The large majority of chronically homeless people are addicts and mentally ill people. In other words, rather than identifying this as a problem with housing, it could justifiably — and perhaps more accurately — be defined as a medical problem. 

If we approached this issue as a medical problem or a health problem, different solutions would present themselves more readily, wouldn’t they? 

But because the most obvious thing about homeless people is that they don’t have an established residence, this definitely looks like a housing problem. And if you live in a place where rent has gone up, doing something about the cost of housing seems like a reasonable response. But it’s not working. Obviously. Look around. Wherever that is the main focus, homelessness has only grown. 

It’s not as self-evident as it seems anyway, because there are plenty of places where rents are going up just as fast but they do not have homelessness to the degree we do in West Coast cities.

Another common reason given for why homelessness is growing here is because the weather is so mild. People can be homeless and live outdoors or in a tent without freezing to death in the winter. Except that there are plenty of other places that also have pleasant year-round weather, but without a homelessness problem.

Those seem like fairly obvious causes of homelessness, but they are not the real problem. 

Another thing most of us don’t know is that there are lots of services available for homeless people, but usually those services are not available to people who continue to take drugs. When someone is addicted to alcohol or heroin, for example, they may not want to sleep in a shelter because they can’t go that long (from dinner until morning) without a fix. For the safety of the other people in a shelter, there are necessarily rules about people not shooting up or taking meth or smoking crack. They have to have rules like that because they need to look out for the safety of everybody else there.

So if you're addicted to something and you can't go ten hours without it, many of the services being offered can’t help you. There are groups, organizations, and government programs that help people with a warm place to stay at night, food, even to get training or medical care, get off drugs, find housing, etc. You rarely find a woman with children homeless on the street, even though they really should be the most likely to end up there. They have more mouths to feed and have a tougher time keeping a job while taking care of kids, but you don't see them living in a tent on the street because there are so many services available to people who need help.

Some mentally healthy and unaddicted folks do, of course, temporarily become homeless, but they get help and things improve for them. The ones who are chronically homeless, who have been there for years, are very likely to be addicted to a drug or mentally ill, or both.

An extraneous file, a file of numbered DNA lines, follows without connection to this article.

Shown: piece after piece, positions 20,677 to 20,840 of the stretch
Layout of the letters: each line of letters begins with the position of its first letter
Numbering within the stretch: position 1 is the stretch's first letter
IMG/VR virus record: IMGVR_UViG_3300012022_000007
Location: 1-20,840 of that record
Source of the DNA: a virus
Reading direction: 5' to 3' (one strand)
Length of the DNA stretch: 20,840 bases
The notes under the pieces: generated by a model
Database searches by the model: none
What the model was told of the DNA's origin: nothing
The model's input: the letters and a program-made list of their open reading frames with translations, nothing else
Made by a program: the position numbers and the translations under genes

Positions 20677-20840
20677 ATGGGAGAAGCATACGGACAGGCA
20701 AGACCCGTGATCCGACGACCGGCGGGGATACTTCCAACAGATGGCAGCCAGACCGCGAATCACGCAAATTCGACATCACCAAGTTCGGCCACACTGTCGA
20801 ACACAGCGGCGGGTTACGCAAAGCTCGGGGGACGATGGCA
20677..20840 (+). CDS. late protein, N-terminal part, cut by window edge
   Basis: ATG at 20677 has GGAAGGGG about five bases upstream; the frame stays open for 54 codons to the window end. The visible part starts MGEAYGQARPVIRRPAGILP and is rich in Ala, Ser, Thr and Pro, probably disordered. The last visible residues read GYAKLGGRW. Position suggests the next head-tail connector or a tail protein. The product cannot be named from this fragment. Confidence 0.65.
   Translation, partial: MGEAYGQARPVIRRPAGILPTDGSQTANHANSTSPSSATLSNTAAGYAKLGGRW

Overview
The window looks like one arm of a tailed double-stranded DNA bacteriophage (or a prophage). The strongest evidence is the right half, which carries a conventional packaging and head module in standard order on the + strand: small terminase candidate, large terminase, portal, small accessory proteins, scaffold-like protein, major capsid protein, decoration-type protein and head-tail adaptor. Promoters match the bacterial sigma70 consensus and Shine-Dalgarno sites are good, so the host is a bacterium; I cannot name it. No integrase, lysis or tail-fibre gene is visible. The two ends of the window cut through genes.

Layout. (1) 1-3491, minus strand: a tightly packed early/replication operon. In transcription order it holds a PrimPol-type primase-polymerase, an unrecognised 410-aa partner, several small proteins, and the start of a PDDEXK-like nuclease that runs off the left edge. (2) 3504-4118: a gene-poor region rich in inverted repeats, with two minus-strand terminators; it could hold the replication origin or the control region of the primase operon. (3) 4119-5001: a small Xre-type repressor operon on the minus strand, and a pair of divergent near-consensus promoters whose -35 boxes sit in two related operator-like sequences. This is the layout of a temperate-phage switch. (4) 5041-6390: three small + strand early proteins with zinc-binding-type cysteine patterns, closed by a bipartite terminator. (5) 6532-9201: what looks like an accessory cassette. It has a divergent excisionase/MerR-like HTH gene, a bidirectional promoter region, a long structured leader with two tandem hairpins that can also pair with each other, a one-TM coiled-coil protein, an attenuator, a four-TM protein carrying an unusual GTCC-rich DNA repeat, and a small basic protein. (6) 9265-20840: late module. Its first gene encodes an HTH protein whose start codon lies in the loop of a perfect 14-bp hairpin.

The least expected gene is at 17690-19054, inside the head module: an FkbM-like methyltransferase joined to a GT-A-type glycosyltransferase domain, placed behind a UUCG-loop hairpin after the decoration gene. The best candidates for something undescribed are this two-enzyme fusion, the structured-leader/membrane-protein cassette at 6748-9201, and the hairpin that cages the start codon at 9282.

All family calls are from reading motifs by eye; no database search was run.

One way of dealing with this issue is to simply arrest people for defecating on the street, sleeping on the sidewalk, or taking drugs. These things are already illegal in most cities. But then instead of being homeless on the street, they would be in jail. This doesn’t help them get a job or a place to live when they get out. It doesn’t even help them get off drugs (which are often illicitly available in jail). It gets them off the street, but it doesn’t really solve the whole problem. 

In an effort to become more humane, some West Coast cities and other places have decided to offer housing first with no strings attached. This is, of course, an expensive solution in most cities, which means there’s not enough money to house everybody, so by not putting any effort into shelter and putting it all into housing, you end up with some people in housing who are still drug addicts or mentally ill without treatment, and the rest of them on the street because there are no shelters.

And many of these “housing first” projects are resisted by people who don’t want an apartment building full of drug addicts and mentally ill people in their neighborhood. 

Shellenberger talks about possible solutions. He suggests we do something like what they do in Amsterdam and some other European and American cities: When someone does something illegal, the police arrest them, but then offer them the option of jail or treatment. This encourages more people to get treatment and end their addictions. It encourages the mentally ill to get the help they need rather than go to jail.

Everybody I’ve talked to about homelessness seems as interested in the topic as I am. That’s why I’m writing about it. I've been reading about homelessness and watching videos about it for years now, and I thought I would just share some interesting things I’ve found out. I am by no means an expert on this topic. But there seem to be some things about homelessness that people are both interested in and don't know that I thought should be more broadly known.

If you have something you’d like to add or ask, I invite you to leave a comment here.

I've seen Shellenberger interviewed a couple of times in shorter interviews, and his clarity and succinctness are really good for getting an overview of what he’s discovered. Here are a few good (and brief) interviews with him:

This one is longer (22 minutes): How San Francisco Creates More Homeless While Championing Equality 

Adam Khan is the author of Self-Reliance, Translatedand co-author with Klassy Evans of How to Change the Way You Look at Things (in Plain English). Follow his podcast, The Adam BombYou can email him here.